Mind Games by Kiersten White; Review

by Madeleine Rex

Title: Mind Games

Author: Kiersten White

Published: February 2013

Number of Pages: 241

Rating: 4/5

Synopsis:

Fia was born with flawless instincts. Her first impulse, her gut feeling, is always exactly right. Her sister, Annie, is blind to the world around her—except when her mind is gripped by strange visions of the future.

Trapped in a school that uses girls with extraordinary powers as tools for corporate espionage, Annie and Fia are forced to choose over and over between using their abilities in twisted, unthinkable ways…or risking each other’s lives by refusing to obey.

In a stunning departure from her New York Times bestselling Paranormalcy trilogy, Kiersten White delivers a slick, edgy, heartstoppingly intense psychological thriller about two sisters determined to protect each other—no matter the cost. [From Goodreads]

Quote:

Their smiles are lies.

Most smiles are.

Official Review:

As you all should know if you’ve been reading Wordbird for a while, I’m a huge Kiersten White fan. Not simply because her first series was a delightful breath of fresh air but because she’s an awesome person. Just awesome. There’s no adjective that describes her better. It should come as no surprise, then, that though I was flustered by school, I made sure I read her newest book, Mind Games. It’s so unlike her first series that I was a bit wary – you see, I love the Paranormalcy books so much – but I’ve definitely come around.

Mind Games is unusual, to say the least. For the first time, I read from the perspective of someone who is blind (Annie). This is not a common disability for a narrator to have, considering narration usually relies heavily on descriptions of what can be seen. I think the fact that Kiersten managed to paint a picture without actually using color is pretty magnificent, and she did a fine job of it.

However, Fia, the real protagonist, does have her sight. The flip-flopping narration between Fia’s point of view and Annie’s was one of my favorite aspects of the book. The POVs would shift just at the right moment to drive you crazy and motivate you to keep reading. I definitely preferred Fia’s POV, primarily because I found her snarkiness amusing. Initially, said snarkiness may seem irritating, but I found that 1) it is funny and 2) as a reader, I sympathized with her as I learned about what troubled her, and suddenly her rough edges made a lot of sense.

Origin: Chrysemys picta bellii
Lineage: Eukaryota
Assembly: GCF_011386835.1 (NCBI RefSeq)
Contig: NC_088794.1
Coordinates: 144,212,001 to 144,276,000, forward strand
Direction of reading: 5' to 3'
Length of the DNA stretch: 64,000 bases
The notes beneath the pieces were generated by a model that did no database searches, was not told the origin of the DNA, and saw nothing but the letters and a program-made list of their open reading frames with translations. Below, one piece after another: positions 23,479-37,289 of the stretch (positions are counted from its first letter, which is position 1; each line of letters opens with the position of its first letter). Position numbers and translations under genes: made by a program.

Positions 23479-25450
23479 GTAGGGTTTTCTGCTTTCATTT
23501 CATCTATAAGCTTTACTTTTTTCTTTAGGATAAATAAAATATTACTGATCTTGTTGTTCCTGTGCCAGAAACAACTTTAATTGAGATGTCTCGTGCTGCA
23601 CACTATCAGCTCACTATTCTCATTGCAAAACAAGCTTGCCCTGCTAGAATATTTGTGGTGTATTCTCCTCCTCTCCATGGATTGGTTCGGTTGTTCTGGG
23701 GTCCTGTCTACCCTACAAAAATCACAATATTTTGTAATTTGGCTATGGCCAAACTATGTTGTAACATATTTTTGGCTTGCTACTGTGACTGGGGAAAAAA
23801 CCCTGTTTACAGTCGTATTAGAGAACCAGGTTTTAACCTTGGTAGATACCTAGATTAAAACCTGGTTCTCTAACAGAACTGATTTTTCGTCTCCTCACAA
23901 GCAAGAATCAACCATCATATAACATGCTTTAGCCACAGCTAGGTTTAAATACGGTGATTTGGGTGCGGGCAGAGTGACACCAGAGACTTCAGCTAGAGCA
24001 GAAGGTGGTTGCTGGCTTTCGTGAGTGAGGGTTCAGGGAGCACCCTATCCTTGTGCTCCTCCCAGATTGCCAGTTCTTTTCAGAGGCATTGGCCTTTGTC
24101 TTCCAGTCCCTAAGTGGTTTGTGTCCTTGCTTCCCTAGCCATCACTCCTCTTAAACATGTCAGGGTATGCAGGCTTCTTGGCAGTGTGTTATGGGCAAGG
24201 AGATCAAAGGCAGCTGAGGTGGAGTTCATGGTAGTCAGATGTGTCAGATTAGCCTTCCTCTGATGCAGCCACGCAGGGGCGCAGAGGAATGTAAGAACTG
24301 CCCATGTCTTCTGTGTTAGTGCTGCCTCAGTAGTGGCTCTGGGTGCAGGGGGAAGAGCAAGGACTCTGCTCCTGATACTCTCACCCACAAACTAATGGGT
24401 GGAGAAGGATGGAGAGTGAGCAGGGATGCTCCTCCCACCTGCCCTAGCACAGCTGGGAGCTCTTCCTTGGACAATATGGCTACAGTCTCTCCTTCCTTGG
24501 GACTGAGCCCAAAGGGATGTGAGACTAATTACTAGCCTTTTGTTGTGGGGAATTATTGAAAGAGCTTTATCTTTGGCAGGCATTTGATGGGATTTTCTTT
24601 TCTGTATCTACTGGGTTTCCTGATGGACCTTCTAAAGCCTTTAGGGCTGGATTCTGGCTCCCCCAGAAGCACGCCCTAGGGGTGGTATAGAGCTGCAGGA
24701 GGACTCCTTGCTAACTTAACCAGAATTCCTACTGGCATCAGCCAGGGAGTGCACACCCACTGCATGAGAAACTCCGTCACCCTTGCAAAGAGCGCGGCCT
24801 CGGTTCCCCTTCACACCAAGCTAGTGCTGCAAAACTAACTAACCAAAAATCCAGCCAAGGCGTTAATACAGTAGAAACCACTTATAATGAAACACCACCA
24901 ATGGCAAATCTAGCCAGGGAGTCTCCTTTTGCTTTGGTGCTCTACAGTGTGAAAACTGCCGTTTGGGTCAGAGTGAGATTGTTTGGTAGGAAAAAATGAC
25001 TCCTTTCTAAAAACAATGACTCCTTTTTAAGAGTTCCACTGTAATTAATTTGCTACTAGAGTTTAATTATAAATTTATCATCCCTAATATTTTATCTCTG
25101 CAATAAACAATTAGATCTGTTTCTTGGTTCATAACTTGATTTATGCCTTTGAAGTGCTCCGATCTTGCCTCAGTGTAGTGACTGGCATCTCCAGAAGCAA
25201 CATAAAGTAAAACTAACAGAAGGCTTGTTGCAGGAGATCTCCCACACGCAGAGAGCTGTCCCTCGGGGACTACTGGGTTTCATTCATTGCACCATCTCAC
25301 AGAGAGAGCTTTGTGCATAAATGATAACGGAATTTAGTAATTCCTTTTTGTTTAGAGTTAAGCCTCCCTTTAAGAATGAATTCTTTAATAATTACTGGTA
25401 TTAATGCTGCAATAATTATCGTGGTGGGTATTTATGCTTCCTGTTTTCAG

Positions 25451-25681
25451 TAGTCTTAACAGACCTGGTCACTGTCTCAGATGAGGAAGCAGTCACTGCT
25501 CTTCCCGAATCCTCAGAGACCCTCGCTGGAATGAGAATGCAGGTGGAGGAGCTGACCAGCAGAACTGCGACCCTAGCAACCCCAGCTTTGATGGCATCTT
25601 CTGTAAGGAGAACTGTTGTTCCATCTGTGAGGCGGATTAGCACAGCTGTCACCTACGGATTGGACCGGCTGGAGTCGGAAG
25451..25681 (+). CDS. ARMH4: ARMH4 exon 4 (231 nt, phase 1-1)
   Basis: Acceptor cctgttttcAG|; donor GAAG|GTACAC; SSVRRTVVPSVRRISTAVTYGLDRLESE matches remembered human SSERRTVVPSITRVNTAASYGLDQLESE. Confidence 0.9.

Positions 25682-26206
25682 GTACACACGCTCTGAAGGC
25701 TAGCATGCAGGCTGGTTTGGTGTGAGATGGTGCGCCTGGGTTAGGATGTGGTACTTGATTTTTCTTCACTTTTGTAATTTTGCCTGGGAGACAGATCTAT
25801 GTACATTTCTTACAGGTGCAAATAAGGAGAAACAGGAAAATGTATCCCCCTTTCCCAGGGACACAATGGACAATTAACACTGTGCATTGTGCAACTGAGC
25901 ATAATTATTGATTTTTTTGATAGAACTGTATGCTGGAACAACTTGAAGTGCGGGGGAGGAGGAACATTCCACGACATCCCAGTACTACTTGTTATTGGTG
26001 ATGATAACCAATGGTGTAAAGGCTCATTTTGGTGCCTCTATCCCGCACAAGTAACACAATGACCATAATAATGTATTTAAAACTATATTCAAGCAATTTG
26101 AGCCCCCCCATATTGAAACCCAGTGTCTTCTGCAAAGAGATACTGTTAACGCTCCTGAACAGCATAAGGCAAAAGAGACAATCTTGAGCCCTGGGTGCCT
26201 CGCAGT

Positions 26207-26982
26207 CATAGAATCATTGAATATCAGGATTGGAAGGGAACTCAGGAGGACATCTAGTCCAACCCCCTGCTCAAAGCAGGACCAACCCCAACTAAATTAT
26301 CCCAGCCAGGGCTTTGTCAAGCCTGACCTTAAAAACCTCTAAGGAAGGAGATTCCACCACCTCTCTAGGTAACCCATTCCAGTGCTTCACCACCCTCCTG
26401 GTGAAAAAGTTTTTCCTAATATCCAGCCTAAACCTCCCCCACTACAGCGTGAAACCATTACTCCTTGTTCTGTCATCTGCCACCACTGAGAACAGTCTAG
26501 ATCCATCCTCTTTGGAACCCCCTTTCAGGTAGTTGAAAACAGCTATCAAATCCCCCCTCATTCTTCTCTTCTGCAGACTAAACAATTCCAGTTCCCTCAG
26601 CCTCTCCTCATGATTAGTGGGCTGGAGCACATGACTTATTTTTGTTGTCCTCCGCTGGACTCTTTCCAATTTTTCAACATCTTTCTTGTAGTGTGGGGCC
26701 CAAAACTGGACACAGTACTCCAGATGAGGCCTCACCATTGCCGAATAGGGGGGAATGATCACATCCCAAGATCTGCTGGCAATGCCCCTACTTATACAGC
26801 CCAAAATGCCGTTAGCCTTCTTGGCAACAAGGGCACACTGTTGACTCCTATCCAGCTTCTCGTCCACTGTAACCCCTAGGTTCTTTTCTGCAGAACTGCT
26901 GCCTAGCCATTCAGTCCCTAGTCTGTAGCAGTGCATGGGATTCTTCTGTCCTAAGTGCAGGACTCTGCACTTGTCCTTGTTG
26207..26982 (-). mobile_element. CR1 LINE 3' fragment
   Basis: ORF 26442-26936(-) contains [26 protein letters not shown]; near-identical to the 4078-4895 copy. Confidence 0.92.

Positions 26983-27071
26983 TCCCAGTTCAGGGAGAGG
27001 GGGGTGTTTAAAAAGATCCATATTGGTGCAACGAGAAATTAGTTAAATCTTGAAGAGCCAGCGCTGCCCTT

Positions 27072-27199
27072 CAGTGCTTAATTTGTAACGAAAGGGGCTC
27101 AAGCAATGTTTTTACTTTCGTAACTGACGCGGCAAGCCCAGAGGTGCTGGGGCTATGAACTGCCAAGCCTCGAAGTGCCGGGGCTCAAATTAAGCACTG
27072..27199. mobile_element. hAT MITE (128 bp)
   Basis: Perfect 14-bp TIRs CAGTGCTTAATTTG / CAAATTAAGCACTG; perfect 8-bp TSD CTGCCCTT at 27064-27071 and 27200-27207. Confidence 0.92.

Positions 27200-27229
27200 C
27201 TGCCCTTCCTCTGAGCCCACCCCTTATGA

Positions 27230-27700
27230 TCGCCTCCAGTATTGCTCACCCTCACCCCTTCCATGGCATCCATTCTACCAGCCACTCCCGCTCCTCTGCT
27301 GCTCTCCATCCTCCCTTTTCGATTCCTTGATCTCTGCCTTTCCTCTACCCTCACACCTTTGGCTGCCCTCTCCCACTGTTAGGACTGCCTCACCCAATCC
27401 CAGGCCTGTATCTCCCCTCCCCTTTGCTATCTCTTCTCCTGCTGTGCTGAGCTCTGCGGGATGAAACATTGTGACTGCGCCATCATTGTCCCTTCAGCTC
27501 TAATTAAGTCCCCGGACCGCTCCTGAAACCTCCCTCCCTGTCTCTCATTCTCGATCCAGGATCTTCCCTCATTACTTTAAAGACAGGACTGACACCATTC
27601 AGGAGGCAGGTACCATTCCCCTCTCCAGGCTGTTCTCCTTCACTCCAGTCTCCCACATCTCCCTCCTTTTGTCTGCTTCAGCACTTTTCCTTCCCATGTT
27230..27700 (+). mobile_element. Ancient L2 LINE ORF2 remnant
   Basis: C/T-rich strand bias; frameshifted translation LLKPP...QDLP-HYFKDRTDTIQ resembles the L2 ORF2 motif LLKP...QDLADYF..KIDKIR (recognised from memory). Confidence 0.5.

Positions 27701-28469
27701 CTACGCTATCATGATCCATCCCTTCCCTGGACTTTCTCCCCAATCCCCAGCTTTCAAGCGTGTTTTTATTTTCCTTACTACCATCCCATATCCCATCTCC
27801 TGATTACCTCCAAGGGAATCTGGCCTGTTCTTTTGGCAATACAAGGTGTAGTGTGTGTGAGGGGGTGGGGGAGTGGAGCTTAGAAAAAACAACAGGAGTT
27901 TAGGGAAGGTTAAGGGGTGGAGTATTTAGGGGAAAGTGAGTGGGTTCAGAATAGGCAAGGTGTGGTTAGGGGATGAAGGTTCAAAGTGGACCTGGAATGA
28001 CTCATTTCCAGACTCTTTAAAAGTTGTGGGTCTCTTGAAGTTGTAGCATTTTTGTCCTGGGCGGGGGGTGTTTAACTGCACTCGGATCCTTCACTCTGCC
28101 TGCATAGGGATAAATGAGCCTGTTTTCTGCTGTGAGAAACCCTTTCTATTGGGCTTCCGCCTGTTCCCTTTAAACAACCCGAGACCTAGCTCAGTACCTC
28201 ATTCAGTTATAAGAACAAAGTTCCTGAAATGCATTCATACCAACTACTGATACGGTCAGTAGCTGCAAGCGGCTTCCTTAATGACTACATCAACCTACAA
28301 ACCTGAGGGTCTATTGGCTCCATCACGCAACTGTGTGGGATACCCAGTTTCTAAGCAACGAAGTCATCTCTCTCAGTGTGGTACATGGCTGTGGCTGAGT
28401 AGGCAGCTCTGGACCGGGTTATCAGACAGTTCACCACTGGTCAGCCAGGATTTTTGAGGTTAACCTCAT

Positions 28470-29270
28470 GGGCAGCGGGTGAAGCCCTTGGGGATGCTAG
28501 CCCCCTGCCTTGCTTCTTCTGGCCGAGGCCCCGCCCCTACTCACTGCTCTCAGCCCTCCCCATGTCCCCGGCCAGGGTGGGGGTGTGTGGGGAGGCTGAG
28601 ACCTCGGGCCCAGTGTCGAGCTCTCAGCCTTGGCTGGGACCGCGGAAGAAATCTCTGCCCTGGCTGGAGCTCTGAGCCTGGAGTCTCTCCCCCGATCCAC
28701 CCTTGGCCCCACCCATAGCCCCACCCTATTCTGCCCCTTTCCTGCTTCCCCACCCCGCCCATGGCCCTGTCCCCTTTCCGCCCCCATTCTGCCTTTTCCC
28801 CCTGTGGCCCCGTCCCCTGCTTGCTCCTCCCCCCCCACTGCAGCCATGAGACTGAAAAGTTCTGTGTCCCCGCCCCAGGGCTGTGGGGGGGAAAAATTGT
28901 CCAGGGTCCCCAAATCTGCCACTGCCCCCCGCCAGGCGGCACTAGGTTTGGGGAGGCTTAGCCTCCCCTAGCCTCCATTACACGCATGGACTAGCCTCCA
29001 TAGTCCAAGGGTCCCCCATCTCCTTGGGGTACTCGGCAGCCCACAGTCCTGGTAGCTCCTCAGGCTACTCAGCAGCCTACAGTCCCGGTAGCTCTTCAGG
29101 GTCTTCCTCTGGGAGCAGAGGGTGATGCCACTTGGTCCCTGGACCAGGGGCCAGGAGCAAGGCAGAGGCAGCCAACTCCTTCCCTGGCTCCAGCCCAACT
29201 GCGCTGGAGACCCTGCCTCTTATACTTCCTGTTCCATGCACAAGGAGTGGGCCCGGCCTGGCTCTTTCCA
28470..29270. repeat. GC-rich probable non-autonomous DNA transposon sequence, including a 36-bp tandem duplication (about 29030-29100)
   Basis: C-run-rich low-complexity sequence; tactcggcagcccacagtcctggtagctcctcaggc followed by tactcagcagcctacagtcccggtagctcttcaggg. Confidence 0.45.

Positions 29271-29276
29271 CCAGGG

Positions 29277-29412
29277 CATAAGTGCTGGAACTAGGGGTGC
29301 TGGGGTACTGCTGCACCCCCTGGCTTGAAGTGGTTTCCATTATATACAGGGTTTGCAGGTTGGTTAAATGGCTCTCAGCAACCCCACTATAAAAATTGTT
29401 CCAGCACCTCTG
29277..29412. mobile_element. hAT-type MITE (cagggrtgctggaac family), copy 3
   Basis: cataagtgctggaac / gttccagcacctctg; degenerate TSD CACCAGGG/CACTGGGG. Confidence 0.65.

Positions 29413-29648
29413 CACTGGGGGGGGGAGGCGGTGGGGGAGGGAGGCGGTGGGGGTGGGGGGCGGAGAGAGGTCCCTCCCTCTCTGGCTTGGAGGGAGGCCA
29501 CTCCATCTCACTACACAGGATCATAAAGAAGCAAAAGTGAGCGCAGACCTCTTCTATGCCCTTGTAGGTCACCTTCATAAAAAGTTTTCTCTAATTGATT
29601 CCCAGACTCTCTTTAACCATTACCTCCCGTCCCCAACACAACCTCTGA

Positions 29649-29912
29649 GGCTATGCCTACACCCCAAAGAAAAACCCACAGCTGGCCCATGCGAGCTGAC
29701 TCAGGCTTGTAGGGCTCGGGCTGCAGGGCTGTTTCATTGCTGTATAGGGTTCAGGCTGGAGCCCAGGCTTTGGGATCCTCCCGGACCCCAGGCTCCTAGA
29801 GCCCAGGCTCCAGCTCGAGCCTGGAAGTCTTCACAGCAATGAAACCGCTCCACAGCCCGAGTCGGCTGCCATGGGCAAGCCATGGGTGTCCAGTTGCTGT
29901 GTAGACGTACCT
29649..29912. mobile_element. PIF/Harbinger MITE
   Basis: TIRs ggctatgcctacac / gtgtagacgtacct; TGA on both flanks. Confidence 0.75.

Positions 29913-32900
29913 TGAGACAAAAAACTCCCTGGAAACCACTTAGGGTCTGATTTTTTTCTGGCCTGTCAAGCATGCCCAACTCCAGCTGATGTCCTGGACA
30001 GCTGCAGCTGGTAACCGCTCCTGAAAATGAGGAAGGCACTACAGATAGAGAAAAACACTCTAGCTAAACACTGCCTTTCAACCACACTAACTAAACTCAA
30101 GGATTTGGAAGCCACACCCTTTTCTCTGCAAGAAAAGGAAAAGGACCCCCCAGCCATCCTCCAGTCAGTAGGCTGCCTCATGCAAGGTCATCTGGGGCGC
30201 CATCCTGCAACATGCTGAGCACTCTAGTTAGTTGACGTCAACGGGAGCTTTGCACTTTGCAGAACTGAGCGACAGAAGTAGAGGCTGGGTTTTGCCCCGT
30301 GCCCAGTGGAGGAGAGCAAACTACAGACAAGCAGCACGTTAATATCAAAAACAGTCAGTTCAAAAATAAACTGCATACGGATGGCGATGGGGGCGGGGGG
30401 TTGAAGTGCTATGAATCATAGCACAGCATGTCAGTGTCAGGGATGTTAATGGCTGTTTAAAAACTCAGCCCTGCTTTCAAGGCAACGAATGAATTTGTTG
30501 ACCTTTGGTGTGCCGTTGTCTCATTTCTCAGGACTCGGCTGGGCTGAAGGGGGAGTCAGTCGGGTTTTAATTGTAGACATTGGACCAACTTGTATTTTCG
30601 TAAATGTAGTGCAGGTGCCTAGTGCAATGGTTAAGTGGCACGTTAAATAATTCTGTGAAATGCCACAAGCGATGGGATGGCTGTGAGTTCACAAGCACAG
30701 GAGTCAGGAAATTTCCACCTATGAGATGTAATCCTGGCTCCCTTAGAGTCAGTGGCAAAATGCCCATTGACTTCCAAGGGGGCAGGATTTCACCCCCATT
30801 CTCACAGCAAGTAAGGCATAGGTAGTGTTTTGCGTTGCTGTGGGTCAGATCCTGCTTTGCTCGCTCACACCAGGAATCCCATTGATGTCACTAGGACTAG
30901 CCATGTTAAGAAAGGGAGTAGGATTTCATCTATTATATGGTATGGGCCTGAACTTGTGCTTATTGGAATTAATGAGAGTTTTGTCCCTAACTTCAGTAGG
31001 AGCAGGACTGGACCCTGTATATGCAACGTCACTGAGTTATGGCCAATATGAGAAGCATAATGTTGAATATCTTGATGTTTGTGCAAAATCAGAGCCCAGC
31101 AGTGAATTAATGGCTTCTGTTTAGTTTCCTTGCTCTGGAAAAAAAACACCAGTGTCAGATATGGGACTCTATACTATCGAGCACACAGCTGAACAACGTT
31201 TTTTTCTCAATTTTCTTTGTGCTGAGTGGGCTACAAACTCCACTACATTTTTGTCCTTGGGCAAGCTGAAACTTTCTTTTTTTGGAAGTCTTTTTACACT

Fia’s character was immensely popular with the girls in my book club (we read this recently), and they all agreed that, though they enjoyed Paranormalcy, too, Mind Games is their favorite book of Kiersten’s. Part of this preference may be attributed to the fact that Mind Games is definitely the “edgier” of the two. In a sense, Kiersten’s books are maturing alongside her readers, which I think is fantastic. Mind Games deals with older characters, grittier action, and has a generally darker feel. It’s for this reason that, though I can’t seem to stop doing it, a comparison between Paranormalcy and Mind Games isn’t quite fair (one protagonist gets excited about lockers, the other about dance clubs) – they are very different books and each great in their own ways.

One low-point was the fact that the book is feels like it’s building up to the rest of the series. This is typical of a first installment, but I do wish that this book could operate as a decent stand-alone as well as a fixture in a series. All the same, Kiersten doesn’t let all the background information bore you. Instead, she weaves it into the present. For instance, one chapter may be set in the present, but the next is set four years before. For this reason, it’s essential that you pay strict attention to the chapter titles. A friend of mine failed to do this until about halfway through the book, just as the confusion was about to make her give up – which would have been both silly and disappointing, as the jumping between one year and another is perhaps one of the book’s best features.

In the end, I have mixed feelings about Mind Games. I, unlike most of the book club girls, can’t swear that I love it more than Paranormalcy, which totally stole my heart, but, as I said, the books are each excellent in their own right. Mind Games is fascinating, introducing readers to a world that is technically our own but feels totally alien. I love that aspect of it and am absolutely bursting with questions. The moment I finished, I looked up the release date of book two because I can’t wait. Kiersten White has, yet again, created a fantastically unique cast of characters in an extra cool version of our own world and blessed us with yet another great series.

Kiersten, you rock.

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